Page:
Wake in the night thinking they heard the wind in the trees
    Or a night bird, but their hearts beating harder. There
    Would be a whistle, a hum, a high murmur, and, at last, a song,
    The low song a lost boy sings remembering his mother’s call.
    Not a cruel song, no, no, not cruel at all. This song
    Is sweet. It is sweet. The heart dies of this sweetness.

    –Brigit Pegeen Kelly


Summer is dying by Hayyim Nahman Bialik

Ξ December 21st, 2007 | → 0 Comments | ∇ Words |

Summer is dying

Summer is dying in the purple and gold and russet
of the falling leaves of the wood,
and the sunset clouds are dying
in their own blood.

In the emptying public gardens
the last strollers break their walk
to lift their eyes and follow
the flight of the last stork.

The heart is orphaned. Soon
the cold rains will be drumming.
'Have you patched your coat for winter!
Stocked potatoes against its coming?'

--Hayyim Nahman Bialik



Ξ December 15th, 2007 | → 0 Comments | ∇ Words |

There was a man I know who used to write a lot. He wrote some rather tragic tasting humor for those who know better than to laugh out loud. He also wrote some of the strangest sounding poetry this side of the International Line of Sobriety. In between all these things he wrote almost completely true stories based on his own wide and varied experiences in Big Silly Business.

But that's when he had his muse. Then he lost his muse. He went silent for a very long time. He hated his own silence. But there was nothing he could do about it. So he simply worked night and day on remaining silent until he perfected it almost to the point of nonexistence.

He became a nonexistentialist. Perhaps one of the very first.

Sometimes, if you're in his neighborhood, you can hold your breath so that even the uncontrollable action of your lungs won't disturb the still air of nothingness and you can almost hear the sadness crawling by your feet. But most people can't.

Ξ November 30th, 2007 | → 0 Comments | ∇ Words |

    This is free, take it, and feel better - Charles Bukowski

    Tnx k


Rudy&8217;s Blog & Blog Archive & Postsingular Free Online Now!

Ξ November 2nd, 2007 | → 0 Comments | ∇ Words |

Science fiction author, Rudy Rucker releases his book Postsingular for free online.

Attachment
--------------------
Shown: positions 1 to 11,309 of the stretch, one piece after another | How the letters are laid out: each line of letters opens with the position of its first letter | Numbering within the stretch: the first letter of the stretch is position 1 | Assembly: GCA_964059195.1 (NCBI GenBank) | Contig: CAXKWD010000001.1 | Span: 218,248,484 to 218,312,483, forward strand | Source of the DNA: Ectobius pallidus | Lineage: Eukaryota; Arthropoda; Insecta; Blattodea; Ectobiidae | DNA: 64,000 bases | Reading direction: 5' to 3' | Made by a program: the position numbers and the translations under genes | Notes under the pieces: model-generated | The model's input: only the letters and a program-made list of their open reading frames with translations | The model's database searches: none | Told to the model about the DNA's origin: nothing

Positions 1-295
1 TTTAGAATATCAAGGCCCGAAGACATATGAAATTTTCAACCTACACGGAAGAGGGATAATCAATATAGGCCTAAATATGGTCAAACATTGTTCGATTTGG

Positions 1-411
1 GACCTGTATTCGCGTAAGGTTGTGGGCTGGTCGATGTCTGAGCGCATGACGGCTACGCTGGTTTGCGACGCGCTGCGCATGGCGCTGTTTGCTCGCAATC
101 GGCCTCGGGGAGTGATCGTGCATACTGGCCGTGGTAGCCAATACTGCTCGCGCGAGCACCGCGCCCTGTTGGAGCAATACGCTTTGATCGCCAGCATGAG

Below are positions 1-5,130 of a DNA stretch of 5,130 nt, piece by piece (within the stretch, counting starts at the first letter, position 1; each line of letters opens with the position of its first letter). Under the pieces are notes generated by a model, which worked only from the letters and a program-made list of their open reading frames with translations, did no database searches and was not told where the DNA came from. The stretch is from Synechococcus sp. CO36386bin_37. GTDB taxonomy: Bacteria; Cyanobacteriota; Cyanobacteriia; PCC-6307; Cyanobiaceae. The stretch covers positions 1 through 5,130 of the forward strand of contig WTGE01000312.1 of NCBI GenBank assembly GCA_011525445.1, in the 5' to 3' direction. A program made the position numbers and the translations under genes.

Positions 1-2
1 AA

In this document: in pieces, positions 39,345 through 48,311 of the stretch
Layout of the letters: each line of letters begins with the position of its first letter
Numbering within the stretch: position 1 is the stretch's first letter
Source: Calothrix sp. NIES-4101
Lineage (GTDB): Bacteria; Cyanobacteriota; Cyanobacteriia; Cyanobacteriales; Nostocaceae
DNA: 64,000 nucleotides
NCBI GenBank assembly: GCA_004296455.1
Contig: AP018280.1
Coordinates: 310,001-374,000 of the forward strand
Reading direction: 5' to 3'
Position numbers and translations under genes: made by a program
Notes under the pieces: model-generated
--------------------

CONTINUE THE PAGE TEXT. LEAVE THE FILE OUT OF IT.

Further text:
Ξ October 15th, 2007 | → 0 Comments | ∇ Words |

In the distant substations, at night,
Lamps are burning with white-cold light -
Electricity of the domestic breed is bearing.

In the distant substations, at night,
Shadows of no one are utmostly slight.
Electricity groans and smells like bleeding.

In the distant substations, at night,
Eyes of travelers get long-expected sight,
Singeing the eyelids with a clear-cut snapshot.

Darkling meadows are dreaming of morning-dew...
And you feel that someone is waiting for you -
In the distant substations, at night

...hundreds of miles from home.

--Sergey Mikhaylov

(Tapadh leat, etc. ))


The Science Creative Quarterly & FIBONACCI POEMS

Ξ October 13th, 2007 | → 0 Comments | ∇ Science, Words |


mouths agape,
fins proud and ragged,
filtering the oceans apart
until shimmer-hooked and then flopping in boat bottoms,
when gills heave, gasp, drowning in air; eyes glaze like dropped
marbles, clouded and cracked, but holding.


nod as
you pass her
and you both will know
you are young and raw, half-bitten,
spitten in disgust like fruit picked before its season.


jump back
on the trees,
a reverse whirlwind
and an impossible sunset
seeking their origins, the life from whence they came."

Ξ September 21st, 2007 | → 0 Comments | ∇ Science, Words |

Tellin' it like it is.

How the dogs of war ate our meta-narratives.

    This has been the right's craftiest accomplishment: inducing "reasonable" liberals and "sensible" centrists to enable their crimes, from stolen elections to their present preparation for a massive bombing campaign of Iran, by intimidating them with the fear that any protest on their part will cast them among the ranks of America-hating, lefty moonbats, who wish to see the terrorist win, dumpsters piled high with discarded fetuses and metro-sexuality made the official state religion.